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Sunday Morning Book Review: The Lorax

With a little luck, this may become a semi regular feature, so I thought I would start with something a little familiar. (And I couldn’t find the book I was looking for on Pickle’s book shelves)


The Lorax, by Dr. Seuss

Originally printed in 1971. (My edition, much later)


I admit, I grew up with Dr. Seuss, but not The Lorax. Pickle brought it home after seeing the movie with a family friend and I read it for the first time only knowing about the movie marketing complaints. Pickle read it for the first time expecting a car chase. We were both happy with the outcome. (Although spoiler alert: there is no car chase)


I really liked that it was not overly cheery and sappy and demonstrates the importance of looking out for nature. The importance of the individual is a big focus. I like that the Onceler admits that he was wrong and did a foolish thing, and the protagonist is the one who can change the world for the better. I think that works in a children’s book. They can’t solve the problems of the world, but they have the power to be better themselves.


Pickle likes this book too. It has pleasant sound when read to him, and is not as tricky to read himself as some of the other Dr. Seuss books. The illustrations are nice and engaging, if not a little dark. (Pickle was raised on goth music, dark is not a problem in our house) The message is definitely getting through, Admittedly it’s a little heavy handed, but in this case, I’m okay with that.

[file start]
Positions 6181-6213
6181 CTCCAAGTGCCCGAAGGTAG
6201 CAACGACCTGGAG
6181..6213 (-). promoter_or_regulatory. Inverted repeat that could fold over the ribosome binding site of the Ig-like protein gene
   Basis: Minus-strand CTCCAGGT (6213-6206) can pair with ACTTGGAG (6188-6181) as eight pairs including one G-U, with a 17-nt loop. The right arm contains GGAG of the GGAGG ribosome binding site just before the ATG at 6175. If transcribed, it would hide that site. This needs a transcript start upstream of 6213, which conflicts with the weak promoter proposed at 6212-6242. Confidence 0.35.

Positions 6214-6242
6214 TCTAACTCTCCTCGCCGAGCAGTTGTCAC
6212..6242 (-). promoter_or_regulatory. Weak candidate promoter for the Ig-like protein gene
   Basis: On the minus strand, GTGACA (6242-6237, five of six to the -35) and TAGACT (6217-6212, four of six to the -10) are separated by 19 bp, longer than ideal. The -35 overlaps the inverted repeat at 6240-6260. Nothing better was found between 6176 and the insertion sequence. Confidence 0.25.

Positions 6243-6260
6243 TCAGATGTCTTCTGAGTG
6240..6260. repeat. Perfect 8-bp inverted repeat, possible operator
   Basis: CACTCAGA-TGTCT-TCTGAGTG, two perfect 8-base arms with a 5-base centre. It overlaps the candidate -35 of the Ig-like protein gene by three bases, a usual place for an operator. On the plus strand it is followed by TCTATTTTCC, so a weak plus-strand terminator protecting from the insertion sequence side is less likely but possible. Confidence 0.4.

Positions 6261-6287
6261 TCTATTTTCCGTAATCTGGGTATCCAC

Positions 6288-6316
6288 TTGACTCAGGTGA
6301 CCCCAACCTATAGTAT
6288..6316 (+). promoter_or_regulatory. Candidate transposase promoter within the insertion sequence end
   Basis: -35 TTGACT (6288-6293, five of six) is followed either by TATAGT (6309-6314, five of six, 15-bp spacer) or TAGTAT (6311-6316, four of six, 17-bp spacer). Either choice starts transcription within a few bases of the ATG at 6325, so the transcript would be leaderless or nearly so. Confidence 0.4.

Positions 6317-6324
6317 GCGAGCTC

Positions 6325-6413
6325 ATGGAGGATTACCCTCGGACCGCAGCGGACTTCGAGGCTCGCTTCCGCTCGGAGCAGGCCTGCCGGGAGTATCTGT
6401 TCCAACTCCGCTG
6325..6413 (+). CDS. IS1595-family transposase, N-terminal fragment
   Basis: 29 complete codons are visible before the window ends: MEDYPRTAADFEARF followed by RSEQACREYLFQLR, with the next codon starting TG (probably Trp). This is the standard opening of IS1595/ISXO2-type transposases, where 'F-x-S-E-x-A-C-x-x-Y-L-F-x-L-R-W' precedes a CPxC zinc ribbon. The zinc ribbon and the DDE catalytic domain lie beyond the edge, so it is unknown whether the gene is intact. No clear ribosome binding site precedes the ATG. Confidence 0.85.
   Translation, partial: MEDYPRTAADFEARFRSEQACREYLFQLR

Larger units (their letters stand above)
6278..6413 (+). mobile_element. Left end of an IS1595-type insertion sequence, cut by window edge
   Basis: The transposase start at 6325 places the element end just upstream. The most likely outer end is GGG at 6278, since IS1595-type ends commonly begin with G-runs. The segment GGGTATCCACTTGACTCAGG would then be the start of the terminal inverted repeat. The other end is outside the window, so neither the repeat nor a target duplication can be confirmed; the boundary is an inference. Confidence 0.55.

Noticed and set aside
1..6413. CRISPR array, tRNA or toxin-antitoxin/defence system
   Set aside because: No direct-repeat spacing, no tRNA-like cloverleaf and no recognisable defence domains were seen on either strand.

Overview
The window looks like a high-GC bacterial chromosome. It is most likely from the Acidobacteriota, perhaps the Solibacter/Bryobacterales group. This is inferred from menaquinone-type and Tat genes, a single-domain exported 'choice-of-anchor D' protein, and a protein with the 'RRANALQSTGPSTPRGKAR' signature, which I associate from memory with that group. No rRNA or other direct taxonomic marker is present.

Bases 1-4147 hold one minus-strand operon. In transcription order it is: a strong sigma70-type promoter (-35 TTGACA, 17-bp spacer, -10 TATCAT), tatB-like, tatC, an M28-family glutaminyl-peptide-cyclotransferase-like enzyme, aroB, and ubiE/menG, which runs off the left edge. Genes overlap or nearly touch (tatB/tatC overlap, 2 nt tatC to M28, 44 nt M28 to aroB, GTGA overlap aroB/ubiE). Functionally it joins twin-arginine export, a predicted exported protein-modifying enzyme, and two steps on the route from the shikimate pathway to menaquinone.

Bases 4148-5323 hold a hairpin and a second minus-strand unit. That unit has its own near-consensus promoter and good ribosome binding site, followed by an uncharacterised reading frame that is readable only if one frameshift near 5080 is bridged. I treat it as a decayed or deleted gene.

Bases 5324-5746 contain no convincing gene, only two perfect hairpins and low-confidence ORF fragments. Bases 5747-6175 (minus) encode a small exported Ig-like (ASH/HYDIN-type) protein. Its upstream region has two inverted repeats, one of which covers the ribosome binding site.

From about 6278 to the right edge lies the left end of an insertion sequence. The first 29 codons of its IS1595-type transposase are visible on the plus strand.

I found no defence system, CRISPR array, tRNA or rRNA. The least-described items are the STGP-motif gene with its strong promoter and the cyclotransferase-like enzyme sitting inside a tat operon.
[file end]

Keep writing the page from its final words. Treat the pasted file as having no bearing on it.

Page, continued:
I think it’s a good book for parents with an environmental lean, especially if your children like books with a rhyming feel. Probably not a great book if Sam Walton is your great-grandpa.


Tell me what you think. Do you like The Lorax? Hate it? Think my opinion is flawed?

Also, would you like to see more posts like this?


I'm thirty-something and lucky enough have a job doing SCIENCE! I live in Madison, WI with five chickens, three dogs, two partners and one munchkin. Someday I would love to live on a big compound with my whole poly-family and goats.

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  1. This one was a favourite from my children’s childhood. I always enjoyed reading Dr Seuss because he loved to play with language and invent words as well as outlandish characters. I think its fine that the message is a little blunt and in your face, there are plenty of people out there that still aren’t seeing the consequences of our society’s consumption habit. I did a whole series of children’s book reviews for my A to Z blog challenge back in April and really enjoyed reliving all our favourites.

    1. I fell in love with this book pretty quickly when it showed up in our home. I admit to using the Onceler as a reminder as to why we cut back on things and treat the environment well. I certainly hope to raise a child who does’t feel that that he entitled to whatever he feels like taking.

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